Just finished watching ‘Ordkraft’ on DR K about the linkage of literature and new media. It was very interesting and especially relevant for me because this is exactly what I am studying this semester. This whole area is so fascinating and there is so much going on right now that challenges the boundaries of literature, how we understand literature, both as authors, critics, readers, the whole of literary industry.
Klaus Rothstein interviewed author Merete Pryds Helle and scholar Stefan Kjerkegaard about the subject, and they talked about the traditional book versus the digital one, the author and reader relationship and what types of pro’s and con’s are associated with this new media for literature to expand into.
Merete Pryds Helle is a Danish author of an iPad-novel called Begravelsen that will be released later this year. It is based on 8 obituaries and has over 40.000 possible combinations of being read, thus playing with the progression in storytelling, giving the reader the option herself to choose how and what one wants to read. She said that she believes that she relinquishes authority over her text more in this app than with the traditional novel. Her notion of the function of literature gave the impression that she is very reader-oriented and has given a lot of thought into how the digital aspects of her story plays out. She also said she wants to be able to expand the field wherein literature can operate and is driven by curiosity towards the electronic devices that surround her. She has previously written a SMS-story, where the reader signs up to get a story in multiple text-messages on her phone. Other takes are the exploration of poetry on Twitter and Facebook-novels. Helle talked about how new media could assist literature in fusing the intimate and public spheres, so that literature on the phone or on a tablet/laptop would move the notion of when and where literature is to be used/consumed/read/acted on.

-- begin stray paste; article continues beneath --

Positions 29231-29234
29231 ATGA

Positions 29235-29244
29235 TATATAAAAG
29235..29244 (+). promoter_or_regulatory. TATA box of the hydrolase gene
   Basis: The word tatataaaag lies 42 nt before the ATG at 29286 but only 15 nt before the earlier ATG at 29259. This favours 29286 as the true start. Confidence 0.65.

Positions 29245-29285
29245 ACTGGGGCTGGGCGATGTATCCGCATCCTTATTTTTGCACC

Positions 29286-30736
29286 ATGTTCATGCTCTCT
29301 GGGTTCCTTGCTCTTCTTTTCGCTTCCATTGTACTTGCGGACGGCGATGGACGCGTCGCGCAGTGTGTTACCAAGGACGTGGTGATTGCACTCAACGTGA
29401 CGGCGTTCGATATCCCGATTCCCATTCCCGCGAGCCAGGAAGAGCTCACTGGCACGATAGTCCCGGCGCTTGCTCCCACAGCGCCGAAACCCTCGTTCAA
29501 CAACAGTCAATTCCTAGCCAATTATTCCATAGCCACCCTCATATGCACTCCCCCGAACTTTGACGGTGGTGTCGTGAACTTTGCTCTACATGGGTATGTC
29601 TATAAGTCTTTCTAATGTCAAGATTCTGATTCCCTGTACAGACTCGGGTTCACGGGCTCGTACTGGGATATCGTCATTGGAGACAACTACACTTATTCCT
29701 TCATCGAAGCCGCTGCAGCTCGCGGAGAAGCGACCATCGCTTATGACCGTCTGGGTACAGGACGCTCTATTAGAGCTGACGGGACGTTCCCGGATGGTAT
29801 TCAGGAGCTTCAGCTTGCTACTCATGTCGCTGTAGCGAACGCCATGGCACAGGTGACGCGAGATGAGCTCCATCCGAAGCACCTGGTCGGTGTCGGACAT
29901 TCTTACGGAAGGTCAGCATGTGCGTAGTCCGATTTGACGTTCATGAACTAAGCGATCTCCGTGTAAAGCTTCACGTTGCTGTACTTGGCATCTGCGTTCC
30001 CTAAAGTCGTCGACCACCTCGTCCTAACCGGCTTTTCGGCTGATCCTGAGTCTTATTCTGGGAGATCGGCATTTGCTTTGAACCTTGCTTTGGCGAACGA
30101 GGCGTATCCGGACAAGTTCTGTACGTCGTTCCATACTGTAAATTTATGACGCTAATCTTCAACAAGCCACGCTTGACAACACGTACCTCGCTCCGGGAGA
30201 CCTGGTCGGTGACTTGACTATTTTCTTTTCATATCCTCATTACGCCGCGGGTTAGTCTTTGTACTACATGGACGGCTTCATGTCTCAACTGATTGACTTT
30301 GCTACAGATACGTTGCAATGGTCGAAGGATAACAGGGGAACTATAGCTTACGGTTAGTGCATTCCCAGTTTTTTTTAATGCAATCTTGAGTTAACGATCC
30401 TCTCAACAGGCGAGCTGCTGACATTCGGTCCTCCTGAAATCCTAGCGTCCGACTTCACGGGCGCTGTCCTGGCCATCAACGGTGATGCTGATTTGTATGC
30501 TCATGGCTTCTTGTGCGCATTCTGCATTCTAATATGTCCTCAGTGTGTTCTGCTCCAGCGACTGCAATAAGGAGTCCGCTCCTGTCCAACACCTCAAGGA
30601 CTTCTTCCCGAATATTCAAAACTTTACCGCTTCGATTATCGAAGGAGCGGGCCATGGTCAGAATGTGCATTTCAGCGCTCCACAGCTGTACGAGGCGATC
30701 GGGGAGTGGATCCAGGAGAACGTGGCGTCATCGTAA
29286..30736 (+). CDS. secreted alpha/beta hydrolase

One of the things I am very interested in and study is the field of the reader – the how’s and why’s of reader meets text – when there is a notion of literature moving in a wholly new direction. In its novelty the medium runs the risk of eclipsing literature to perform its own song and dance making literature play second fiddle; when that happens literature cannot be said to occupy the site of a new medium in a beneficial collaboration. But slowly we are beginning to understand what the digital realm has to offer when we see it as nothing more or less than a partner. It is undeniable that a very big hindrance for the reader is in fact the media in which new literature is written; many readers will simply not have the adequate skills or knowledge of digital media to make use of it. So there is the possibility that there is forming an information gap between those who can and those who can’t follow this progression. I must admit that a lot of the stuff I have been introduced to this semester is all new to me – somehow, much of the “new” electronic literature and experimental literature I now browse (and may I say, absolutely fascinates and engages me) through has flown right under my radar most of the time (either when I have not realized its claim to novelty or just not engaged in it). For myself I apologise that. But then again, with all the information overflow that has characterised communications of sorts, it is sadly to be expected if you are not specifically looking for it. There needs to be more noise about this field without a doubt, because a non-progressive literature is an antiquated literature dripping with nostalgia without the ability to move or shake anything or anyone.